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Side view of a brain. In blue, the areas affected by the increase in grey matter in the elderly as a result of music practice. © UNIGE – Damien Marie

A new study has shown that practicing and listening to music can delay cognitive decline in seniors by producing more gray matter in the brain.

Over 100 retired people who had never practiced music before were enrolled in piano and music awareness training for six months. The results showed an increase in working memory performance by 6% and a total reduction in gray matter loss in the piano-playing group.

The scientists from the University of Geneva wanted to see how much music training could prevent the loss of working memory associated with age-related cognitive decline.


‘‘We wanted people whose brains did not yet show any traces of plasticity linked to musical learning. Indeed, even a brief learning experience in the course of one’s life can leave imprints on the brain, which would have biased our results’’

— Damien Marie, first author of the study

Scientists believe that musical interventions cannot rejuvenate the brain, but they can prevent aging in specific regions. The brain loses neuroplasticity as it ages, but musical interventions promote brain plasticity and cognitive reserve. 

Practicing music can improve various functions of the brain, including memory, language, spatial reasoning, and attention. This is because playing an instrument requires the brain to process multiple sensory inputs simultaneously, leading to increased neural connectivity and plasticity.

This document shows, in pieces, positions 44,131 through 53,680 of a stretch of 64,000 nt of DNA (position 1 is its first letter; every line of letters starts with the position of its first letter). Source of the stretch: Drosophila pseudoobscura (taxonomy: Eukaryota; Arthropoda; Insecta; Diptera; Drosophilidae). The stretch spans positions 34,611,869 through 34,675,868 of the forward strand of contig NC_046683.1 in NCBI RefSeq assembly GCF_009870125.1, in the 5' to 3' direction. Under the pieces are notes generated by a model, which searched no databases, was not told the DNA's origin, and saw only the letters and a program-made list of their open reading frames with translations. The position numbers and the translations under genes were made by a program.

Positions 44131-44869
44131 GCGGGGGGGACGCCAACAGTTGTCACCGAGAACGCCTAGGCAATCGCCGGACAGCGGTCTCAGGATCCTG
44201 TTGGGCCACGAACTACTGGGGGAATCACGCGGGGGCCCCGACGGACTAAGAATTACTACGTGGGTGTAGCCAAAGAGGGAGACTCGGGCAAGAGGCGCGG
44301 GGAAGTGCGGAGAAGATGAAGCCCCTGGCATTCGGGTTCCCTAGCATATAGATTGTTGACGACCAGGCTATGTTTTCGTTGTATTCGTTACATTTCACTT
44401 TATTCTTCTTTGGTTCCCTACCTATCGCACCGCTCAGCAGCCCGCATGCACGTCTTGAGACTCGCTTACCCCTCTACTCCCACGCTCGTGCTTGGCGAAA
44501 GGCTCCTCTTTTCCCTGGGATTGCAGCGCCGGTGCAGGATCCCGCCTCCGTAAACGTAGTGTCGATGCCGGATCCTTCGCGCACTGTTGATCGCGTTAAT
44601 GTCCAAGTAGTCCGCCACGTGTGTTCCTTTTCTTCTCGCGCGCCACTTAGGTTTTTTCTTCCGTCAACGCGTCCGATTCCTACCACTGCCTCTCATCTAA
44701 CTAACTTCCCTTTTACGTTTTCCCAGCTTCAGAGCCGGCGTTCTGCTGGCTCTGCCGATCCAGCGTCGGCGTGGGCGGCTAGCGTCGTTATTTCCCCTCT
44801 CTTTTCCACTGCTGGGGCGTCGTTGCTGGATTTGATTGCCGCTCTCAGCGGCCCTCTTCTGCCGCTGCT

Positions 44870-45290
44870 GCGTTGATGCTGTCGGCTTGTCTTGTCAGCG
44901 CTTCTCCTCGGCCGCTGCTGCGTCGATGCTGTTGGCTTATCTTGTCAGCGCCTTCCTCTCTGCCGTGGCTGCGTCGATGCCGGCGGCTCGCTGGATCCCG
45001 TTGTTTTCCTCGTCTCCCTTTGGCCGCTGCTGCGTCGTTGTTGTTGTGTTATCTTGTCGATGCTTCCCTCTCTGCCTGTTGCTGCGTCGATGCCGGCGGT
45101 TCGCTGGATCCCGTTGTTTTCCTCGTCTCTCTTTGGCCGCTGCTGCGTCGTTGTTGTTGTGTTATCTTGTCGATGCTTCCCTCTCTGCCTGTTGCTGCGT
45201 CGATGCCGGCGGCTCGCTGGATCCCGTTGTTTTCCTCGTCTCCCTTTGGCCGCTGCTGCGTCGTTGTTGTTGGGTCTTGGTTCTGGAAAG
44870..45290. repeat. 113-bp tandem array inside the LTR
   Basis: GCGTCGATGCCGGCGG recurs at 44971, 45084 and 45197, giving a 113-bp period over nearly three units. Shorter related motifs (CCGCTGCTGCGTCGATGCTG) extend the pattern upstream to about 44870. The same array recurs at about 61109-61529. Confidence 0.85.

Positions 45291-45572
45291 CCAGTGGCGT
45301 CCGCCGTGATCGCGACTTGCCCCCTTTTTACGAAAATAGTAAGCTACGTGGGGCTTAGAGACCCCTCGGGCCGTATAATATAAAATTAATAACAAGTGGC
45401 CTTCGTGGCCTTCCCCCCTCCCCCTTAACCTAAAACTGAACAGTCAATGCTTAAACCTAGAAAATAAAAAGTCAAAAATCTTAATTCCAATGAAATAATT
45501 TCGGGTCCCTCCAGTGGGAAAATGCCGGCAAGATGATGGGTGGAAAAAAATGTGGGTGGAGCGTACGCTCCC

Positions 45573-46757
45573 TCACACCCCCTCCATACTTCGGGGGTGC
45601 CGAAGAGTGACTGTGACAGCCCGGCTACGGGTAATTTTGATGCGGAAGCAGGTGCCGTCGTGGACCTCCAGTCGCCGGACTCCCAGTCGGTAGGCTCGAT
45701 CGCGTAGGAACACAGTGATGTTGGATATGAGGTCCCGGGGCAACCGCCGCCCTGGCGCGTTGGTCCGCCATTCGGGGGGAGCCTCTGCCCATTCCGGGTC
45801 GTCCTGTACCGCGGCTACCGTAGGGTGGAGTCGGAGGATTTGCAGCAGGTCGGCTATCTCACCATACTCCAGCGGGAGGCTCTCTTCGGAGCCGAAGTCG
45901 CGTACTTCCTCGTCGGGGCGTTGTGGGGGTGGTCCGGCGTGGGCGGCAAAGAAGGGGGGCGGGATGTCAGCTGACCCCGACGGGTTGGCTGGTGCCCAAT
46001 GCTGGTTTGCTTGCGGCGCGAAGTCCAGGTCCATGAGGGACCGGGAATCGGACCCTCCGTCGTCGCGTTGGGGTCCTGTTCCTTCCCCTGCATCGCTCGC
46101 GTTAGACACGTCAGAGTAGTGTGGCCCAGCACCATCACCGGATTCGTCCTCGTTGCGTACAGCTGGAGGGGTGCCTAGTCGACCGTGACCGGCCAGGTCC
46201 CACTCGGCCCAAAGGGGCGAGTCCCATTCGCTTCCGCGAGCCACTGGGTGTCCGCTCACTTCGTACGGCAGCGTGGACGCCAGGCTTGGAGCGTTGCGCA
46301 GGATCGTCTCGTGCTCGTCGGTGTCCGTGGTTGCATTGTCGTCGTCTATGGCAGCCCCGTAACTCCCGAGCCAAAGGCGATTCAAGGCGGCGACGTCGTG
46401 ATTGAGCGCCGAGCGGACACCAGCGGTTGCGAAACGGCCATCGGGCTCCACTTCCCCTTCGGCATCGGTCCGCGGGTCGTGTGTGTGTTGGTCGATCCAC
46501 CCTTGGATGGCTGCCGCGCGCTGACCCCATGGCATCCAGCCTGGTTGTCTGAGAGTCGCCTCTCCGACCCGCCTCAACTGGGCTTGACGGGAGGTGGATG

Musical training can strengthen the cognitive processes involved in problem-solving, creativity, and emotional regulation.

Regular music practice can have lasting positive effects on brain health and function. Previous studies have shown that musical training can enhance language skills and improve memory and attention span, especially in children.

Learning to play an instrument also requires discipline, perseverance, and focus, which can transfer to other areas of life. In fact, many successful individuals in various fields, such as business and medicine, credit their musical training for their professional success. Therefore, it is evident that playing an instrument not only offers enjoyment and artistic expression but also provides significant benefits to brain development and overall well-being.

Read More > Practicing and Listening to Music Can Slow Cognitive Decline in Healthy Seniors by Producing More Gray Matter

Read the study > Music interventions in 132 healthy older adults enhance cerebellar grey matter and auditory working memory, despite general brain atrophy

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